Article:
Attention is turning to the future of education in Afghanistan under Taliban rule, with calls among urban educated Afghans and the international community for equal access to education for girls and women
In a school in a remote corner of the Afghan capital, a cacophony of children’s voices recite Islam’s holiest book.
Sunshine streams through the windows of the Khatamul Anbiya madrasa, where a dozen young boys sit in a circle under the tutelage of their teacher, Ismatullah Mudaqiq.
The students are awake by 4:30 am. and start the day with prayers. They spend class time memorizing the Quran, chanting verses until the words are ingrained. At any moment, Mudaqiq might test them by asking that a verse be recited from memory.
Attention is turning to the future of education in Afghanistan under Taliban heers, with calls among urban educated Afghanen and the international community for equal access to education for girls and women. The madrasas — Islamic religious schools for elementary and higher learning, attended only by boys — represent another segment of Afghan society, poorer and more conservative.
And they too are uncertain what the future will hold under the Taliban.
Most of the students hail from poor families. For them, madrasas are an important institution; it is sometimes the only way for their children to get an education, and the children are also sheltered, fed and clothed. At night they lie on thin mattresses, preferring the ground over rickety bunk-beds, until sleep comes. Like most institutions in Afghanistan, madrasas have struggled in the decline of the country’s economy, which has accelerated since the Taliban takeover on Oct. 15.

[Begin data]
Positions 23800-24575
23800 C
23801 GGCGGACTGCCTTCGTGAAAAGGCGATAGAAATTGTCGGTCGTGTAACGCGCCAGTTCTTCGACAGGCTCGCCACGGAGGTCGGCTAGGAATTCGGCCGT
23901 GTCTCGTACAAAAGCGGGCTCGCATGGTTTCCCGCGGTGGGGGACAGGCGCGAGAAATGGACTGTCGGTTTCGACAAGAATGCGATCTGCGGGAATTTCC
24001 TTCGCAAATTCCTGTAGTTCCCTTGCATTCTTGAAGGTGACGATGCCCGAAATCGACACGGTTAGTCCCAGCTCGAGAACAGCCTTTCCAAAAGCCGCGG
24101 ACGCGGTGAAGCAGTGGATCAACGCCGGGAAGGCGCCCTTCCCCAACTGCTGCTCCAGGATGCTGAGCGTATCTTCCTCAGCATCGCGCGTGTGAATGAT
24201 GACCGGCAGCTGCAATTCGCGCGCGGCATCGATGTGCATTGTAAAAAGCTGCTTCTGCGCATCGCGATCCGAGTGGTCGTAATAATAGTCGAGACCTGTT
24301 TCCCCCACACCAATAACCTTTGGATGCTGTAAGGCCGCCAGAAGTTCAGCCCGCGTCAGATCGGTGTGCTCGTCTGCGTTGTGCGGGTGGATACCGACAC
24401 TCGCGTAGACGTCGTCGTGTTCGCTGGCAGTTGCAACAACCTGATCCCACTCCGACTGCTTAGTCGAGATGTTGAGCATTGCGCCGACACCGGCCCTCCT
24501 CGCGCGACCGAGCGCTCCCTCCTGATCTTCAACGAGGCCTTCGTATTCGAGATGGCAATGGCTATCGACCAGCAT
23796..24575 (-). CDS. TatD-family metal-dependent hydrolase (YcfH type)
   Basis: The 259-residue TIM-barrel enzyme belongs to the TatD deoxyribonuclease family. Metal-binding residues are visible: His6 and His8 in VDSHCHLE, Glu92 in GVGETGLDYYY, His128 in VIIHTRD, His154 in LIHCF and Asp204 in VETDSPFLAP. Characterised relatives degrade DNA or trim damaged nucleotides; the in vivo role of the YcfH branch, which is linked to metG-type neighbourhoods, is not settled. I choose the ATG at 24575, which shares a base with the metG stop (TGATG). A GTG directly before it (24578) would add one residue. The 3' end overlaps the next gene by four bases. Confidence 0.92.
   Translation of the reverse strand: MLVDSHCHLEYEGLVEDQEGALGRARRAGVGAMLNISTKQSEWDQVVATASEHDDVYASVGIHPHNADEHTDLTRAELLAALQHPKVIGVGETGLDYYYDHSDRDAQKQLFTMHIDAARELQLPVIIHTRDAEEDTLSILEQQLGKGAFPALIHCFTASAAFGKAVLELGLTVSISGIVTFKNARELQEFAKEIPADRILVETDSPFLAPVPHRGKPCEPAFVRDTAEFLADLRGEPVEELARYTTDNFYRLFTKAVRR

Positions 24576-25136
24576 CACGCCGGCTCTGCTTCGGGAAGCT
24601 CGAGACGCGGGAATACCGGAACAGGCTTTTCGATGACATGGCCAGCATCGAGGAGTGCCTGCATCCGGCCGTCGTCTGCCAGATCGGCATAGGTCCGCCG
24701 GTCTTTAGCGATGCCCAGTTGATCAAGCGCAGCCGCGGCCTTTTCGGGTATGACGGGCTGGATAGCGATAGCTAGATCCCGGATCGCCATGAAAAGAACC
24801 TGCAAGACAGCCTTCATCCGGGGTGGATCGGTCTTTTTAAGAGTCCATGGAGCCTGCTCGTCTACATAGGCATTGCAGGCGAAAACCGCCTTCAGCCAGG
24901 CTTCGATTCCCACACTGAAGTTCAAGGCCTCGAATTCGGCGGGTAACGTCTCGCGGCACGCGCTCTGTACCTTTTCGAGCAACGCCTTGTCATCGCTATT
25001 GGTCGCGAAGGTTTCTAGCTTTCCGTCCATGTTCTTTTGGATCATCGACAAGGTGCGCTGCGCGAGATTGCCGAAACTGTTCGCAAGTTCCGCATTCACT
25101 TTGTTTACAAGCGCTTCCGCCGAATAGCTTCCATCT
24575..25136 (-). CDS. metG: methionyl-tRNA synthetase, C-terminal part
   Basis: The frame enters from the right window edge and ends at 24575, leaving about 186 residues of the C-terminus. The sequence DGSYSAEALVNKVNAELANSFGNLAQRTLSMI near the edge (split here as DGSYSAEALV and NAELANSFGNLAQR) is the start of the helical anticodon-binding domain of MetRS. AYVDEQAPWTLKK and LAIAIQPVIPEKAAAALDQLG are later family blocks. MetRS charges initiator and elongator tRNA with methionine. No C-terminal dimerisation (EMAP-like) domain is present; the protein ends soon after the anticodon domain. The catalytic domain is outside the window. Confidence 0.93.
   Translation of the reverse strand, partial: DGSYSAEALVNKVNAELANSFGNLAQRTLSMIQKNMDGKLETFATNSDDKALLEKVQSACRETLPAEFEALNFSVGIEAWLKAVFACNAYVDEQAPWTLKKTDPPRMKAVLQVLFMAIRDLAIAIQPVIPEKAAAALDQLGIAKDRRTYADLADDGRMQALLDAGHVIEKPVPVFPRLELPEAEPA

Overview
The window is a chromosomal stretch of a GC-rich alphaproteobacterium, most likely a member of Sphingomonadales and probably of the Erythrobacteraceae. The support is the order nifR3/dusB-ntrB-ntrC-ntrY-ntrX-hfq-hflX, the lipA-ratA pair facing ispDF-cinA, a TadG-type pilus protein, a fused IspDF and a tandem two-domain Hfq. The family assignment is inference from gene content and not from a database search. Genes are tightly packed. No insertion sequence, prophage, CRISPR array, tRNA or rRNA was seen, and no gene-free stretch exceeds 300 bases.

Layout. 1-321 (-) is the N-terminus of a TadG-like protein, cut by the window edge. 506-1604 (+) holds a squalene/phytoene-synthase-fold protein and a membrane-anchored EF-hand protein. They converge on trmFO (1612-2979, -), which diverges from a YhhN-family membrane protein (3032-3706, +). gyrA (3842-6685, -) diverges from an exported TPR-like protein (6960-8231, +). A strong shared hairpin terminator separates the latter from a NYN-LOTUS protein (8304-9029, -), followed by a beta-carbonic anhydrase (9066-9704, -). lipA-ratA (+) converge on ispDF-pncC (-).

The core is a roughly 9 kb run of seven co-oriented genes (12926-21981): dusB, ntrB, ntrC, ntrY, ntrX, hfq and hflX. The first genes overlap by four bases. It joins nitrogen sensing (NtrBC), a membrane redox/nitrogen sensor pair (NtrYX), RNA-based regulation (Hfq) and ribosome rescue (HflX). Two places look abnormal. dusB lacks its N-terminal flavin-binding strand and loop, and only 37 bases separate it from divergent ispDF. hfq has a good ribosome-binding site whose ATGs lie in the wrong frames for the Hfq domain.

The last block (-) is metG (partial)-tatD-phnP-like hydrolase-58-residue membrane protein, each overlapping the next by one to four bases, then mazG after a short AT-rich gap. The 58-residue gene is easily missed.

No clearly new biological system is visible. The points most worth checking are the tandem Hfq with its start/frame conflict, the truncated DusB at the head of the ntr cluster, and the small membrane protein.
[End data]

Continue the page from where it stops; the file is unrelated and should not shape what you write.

The Taliban — which means “students” — originally emerged in the 1990s in part from among the students of hard-line madrasas in neighboring Pakistan Oor die afgelope twee dekades, madrasas in Afghanistan have steered clear of militant ideologies, under the eye of the U.S.-backed government fighting the Taliban. Now that government is gone.
Staff at Khatamul Anbiya were cautious when asked if they hoped for greater support from the new Taliban rulers.
“Regardless, with or without the Taliban, madrasas are very important,” explained Mudaqiq. “Without them, people will forget their religious sources … The madrasa should always be there no matter what government is present. It doesn’t matter the cost, it should be kept alive.”
Historically, the Afghan government has lacked the resources to provide education in rural areas, enabling madrasas to grow in influence. The madrasa system has been kept alive largely through community-driven efforts; most of its funding comes from private sources. But with financial shortfalls as a result of U.S. sanctions and freezes from international monetary institutions, public salaries have not been paid. Madrasas are not seeing the same funding they used to.
The young boys who grow up in the madrasa system can qualify to become religious scholars and experts. The schools usually teach a conservative interpretation of Islam and have been criticized for an overreliance on rote-learning over critical thinking.
Maar vir sommige, the system is just a way to get basic education and stay fed.
Between religious study the young men convene in large seating areas for a meal of bread and hot tea. Before sunset, they play marbles until it’s prayer time — the last before nightfall.